37 Enlightened Pema Chödrön Quotes to Embrace Nirvana

pema chodron quotes
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Let go of your attachments and Embrace Nirvana with these life changing quotes by Pema Chödrön

1: “The first noble truth of the Buddha is that when we feel suffering, it doesn’t mean that something is wrong. What a relief. Finally somebody told the truth. Suffering is part of life, and we don’t have to feel it’s happening because we personally made the wrong move.” ― Pema Chödrön

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2: “The more we witness our emotional reactions and understand how they work, the easier it is to refrain.” ― Pema Chödrön

3: “Resistance to unwanted circumstances has the power to keep those circumstances alive and well for a very long time.” ― Pema Chödrön

4: “Like all explorers, we are drawn to discover what's out there without knowing yet if we have the courage to face it.” ― Pema Chodron

5: “There's a common misunderstanding among all the human beings who have ever been born on the earth that the best way to live is to try to avoid pain and just try to get comfortable.” ― Pema Chödrön

6: “The same old demons will always come up until finally you have learned your lesson, the lesson they came to teach you.” ― Pema Chödrön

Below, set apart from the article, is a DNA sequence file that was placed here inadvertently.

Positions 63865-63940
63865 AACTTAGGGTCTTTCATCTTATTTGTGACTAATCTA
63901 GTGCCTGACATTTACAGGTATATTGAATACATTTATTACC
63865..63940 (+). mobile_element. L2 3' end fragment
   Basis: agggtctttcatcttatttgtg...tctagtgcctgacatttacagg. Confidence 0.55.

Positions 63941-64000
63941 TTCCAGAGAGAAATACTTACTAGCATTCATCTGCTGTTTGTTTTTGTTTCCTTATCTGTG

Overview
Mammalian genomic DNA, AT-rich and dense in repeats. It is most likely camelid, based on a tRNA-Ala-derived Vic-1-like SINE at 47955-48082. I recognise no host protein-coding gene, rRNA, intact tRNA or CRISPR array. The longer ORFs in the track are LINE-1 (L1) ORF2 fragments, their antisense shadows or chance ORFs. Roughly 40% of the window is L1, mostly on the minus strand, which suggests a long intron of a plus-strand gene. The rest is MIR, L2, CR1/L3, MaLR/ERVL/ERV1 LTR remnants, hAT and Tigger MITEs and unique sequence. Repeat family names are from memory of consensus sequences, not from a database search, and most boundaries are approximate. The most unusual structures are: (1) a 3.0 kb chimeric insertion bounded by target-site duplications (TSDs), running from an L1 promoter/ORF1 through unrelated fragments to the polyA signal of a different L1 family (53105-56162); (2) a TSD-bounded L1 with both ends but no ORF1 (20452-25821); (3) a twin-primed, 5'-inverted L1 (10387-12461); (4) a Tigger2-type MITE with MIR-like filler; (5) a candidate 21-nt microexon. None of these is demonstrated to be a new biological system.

7: “If we learn to open our hearts, anyone, including the people who drive us crazy, can be our teacher.” ― Pema Chödrön

8: “While we are sitting in meditation, we are simply exploring humanity and all of creation in the form of ourselves.” ― Pema Chödrön

9: “Death and hopelessness provide proper motivation—proper motivation for living an insightful, compassionate life.” ― Pema Chödrön

10: “You are the sky. Everything else – it’s just the weather.” ― Pema Chödrön

11: “Trying to run away is never the answer to being a fully human. Running away from the immediacy of our experience is like preferring death to life.” ― Pema Chödrön

12: “The central question of a warrior’s training is not how we avoid uncertainty and fear but how we relate to discomfort.” ― Pema Chödrön

13: “The calligraphy reads, “Pointing directly at your own heart, you find Buddha.” Listening to talks about the dharma, or the teachings of Buddha, or practicing meditation is nothing other than studying ourselves.” ― Pema Chödrön

14:“Nothing ever goes away until it has taught us what we need to know.” ― Pema Chödrön

15: “Fear is a natural reaction to moving closer to the truth” ― Pema Chödrön

16: “We are all capable of becoming fundamentalists because we get addicted to other people's wrongness.” ― Pema Chodron

17: “The most difficult times for many of us are the ones we give ourselves.” ― Pema Chodron

18: “If someone comes along and shoots an arrow into your heart, it’s fruitless to stand there and yell at the person. It would be much better to turn your attention to the fact that there’s an arrow in your heart.” ― Pema Chödrön

19: “Once we have the fixed idea “this is me,” then we see everything as a threat or a promise—or something we couldn’t care less about.” ― Pema Chödrön

20: “Bodhichitta is our heart – our wounded, softened heart. Right down here in the thick of things, we discover the love that will not die.” ― Pema Chödrön